12. National Chocolate Day is observed on October 28 in the United States, a day to celebrate and indulge in the delicious delight of chocolate, with various events and promotions taking place throughout the country.
  13. On October 28, 1919, the Volstead Act was passed by the United States Congress, enabling the enforcement of the 18th Amendment, which led to Prohibition. The law was later repealed with the 21st Amendment in 1933, ending the 14-year period of alcohol prohibition.
  14. In Greece, October 28 is celebrated annually as Ohi Day or Oxi Day, commemorating the country's refusal to surrender to Italy's demands during World War II. This act of defiance marked Greece's entry into the war on the side of the Allies.
  15. October 28, 2007, marks the day when Simón Bolívar's remains were exhumed to determine the cause of his death. Bolívar, a military and political leader who played a crucial role in the independence of many South American countries, died under mysterious circumstances in 1830.
  16. In 1726, Jonathan Swift's famous satirical novel, "Gulliver's Travels," was published on October 28. The book has become a classic in English literature, enjoyed by both children and adults, and has been adapted into numerous film and television productions.
  17. On October 28, 1954, French philosopher and Nobel Prize laureate Jean-Paul Sartre declined the Nobel Prize in Literature. He refused due to his lifelong beliefs that a writer should not allow himself to be turned into an institution.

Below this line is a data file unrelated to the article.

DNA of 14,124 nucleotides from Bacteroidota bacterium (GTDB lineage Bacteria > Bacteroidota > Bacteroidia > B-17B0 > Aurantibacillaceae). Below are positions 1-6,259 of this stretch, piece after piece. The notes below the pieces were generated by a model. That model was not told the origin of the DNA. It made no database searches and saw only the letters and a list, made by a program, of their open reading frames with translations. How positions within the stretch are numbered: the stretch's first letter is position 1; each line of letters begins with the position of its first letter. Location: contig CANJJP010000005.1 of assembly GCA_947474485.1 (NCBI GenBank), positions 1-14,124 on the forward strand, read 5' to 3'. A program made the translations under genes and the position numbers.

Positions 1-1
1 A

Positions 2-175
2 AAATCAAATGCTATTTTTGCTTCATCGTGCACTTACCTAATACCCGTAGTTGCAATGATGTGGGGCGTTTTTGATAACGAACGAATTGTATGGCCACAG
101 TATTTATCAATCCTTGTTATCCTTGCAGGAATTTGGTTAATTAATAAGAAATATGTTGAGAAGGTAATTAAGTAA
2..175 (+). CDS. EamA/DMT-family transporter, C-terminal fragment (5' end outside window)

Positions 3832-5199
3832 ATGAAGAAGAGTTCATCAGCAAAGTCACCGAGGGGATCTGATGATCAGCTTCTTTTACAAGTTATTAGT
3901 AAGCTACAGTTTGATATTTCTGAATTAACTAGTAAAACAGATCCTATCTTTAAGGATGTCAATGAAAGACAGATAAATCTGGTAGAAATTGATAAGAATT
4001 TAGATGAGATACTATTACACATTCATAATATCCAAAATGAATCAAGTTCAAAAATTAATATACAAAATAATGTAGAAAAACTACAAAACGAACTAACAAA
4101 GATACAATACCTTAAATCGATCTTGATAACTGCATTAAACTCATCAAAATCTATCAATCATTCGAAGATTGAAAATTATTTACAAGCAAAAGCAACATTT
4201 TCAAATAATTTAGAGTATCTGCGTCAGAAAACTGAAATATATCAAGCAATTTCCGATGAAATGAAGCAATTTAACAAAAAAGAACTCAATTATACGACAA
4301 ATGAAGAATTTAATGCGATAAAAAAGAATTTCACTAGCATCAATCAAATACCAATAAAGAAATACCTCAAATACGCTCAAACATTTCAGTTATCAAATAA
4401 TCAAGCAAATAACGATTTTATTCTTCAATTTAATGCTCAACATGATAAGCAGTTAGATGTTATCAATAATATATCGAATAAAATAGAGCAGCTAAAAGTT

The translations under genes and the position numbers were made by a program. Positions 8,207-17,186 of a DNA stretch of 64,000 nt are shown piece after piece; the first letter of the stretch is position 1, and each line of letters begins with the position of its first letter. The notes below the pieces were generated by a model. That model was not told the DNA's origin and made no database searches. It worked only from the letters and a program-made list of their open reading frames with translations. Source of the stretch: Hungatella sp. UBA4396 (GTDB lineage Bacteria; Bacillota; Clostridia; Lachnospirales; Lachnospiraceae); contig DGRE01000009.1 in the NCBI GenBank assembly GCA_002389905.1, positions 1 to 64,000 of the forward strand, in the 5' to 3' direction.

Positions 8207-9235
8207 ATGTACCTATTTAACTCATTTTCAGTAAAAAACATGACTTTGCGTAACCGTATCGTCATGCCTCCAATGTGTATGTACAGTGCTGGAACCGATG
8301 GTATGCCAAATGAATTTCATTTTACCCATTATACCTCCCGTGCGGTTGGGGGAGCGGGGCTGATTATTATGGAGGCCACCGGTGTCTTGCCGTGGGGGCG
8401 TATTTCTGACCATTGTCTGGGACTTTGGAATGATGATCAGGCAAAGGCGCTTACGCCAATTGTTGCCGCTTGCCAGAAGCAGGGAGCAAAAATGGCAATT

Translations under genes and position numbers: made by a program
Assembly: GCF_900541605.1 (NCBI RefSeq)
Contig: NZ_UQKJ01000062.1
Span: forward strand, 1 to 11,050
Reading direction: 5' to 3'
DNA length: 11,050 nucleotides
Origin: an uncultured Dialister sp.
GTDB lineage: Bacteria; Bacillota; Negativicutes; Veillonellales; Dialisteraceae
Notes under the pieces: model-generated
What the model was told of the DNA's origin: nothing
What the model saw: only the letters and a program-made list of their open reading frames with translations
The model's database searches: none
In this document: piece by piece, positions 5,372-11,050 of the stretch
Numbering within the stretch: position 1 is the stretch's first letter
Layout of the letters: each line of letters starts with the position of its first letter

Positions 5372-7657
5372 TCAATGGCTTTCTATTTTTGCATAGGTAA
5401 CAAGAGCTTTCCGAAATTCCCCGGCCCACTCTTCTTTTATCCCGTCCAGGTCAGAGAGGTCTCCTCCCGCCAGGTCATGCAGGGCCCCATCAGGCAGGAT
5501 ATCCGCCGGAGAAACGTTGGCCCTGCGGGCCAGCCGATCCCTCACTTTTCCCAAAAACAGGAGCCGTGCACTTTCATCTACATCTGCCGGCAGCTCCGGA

18. On October 28, 2014, the Antares rocket exploded during liftoff in Virginia, USA. The rocket, developed by Orbital Sciences Corporation, was on a resupply mission to the International Space Station when the explosion occurred, resulting in no injuries or fatalities.
  19. October 28, 1974, marks the first time a woman (Kathy Sullivan) performed a spacewalk, which lasted approximately three hours. Sullivan was a part of the maiden crew of NASA's space shuttle Challenger.
  20. In 1981, musician and philanthropist Sting formed the rock band "The Police" on October 28. Over the years, the band gained massive success, influencing several musicians and becoming an integral part of the rock music scene.
  21. On October 28, 1995, the world-renowned Biltmore Hotel in Coral Gables, Florida, was reopened after extensive renovations. The 1926 vintage hotel was added to the National Register of Historic Places, hosting many famous guests throughout its history.
  22. In 2013, the Louvre Museum in Paris opened a new wing dedicated to Islamic arts on October 28. The wing features over 2,600 artifacts, celebrating Arab-Muslim heritage and promoting cultural understanding between East and West.
  23. On October 28, 2018, the world's longest sea-crossing bridge, the Hong Kong-Zhuhai-Macau Bridge, officially opened. The 34-mile bridge and tunnel system connects Hong Kong and Macau to mainland China, offering more accessible transportation throughout the region.
  24. In 2007, Argentina elected Cristina Fernández de Kirchner as its first female president on October 28. Kirchner succeeded her husband, Néstor Kirchner, in office and served as Argentina's president until 2015.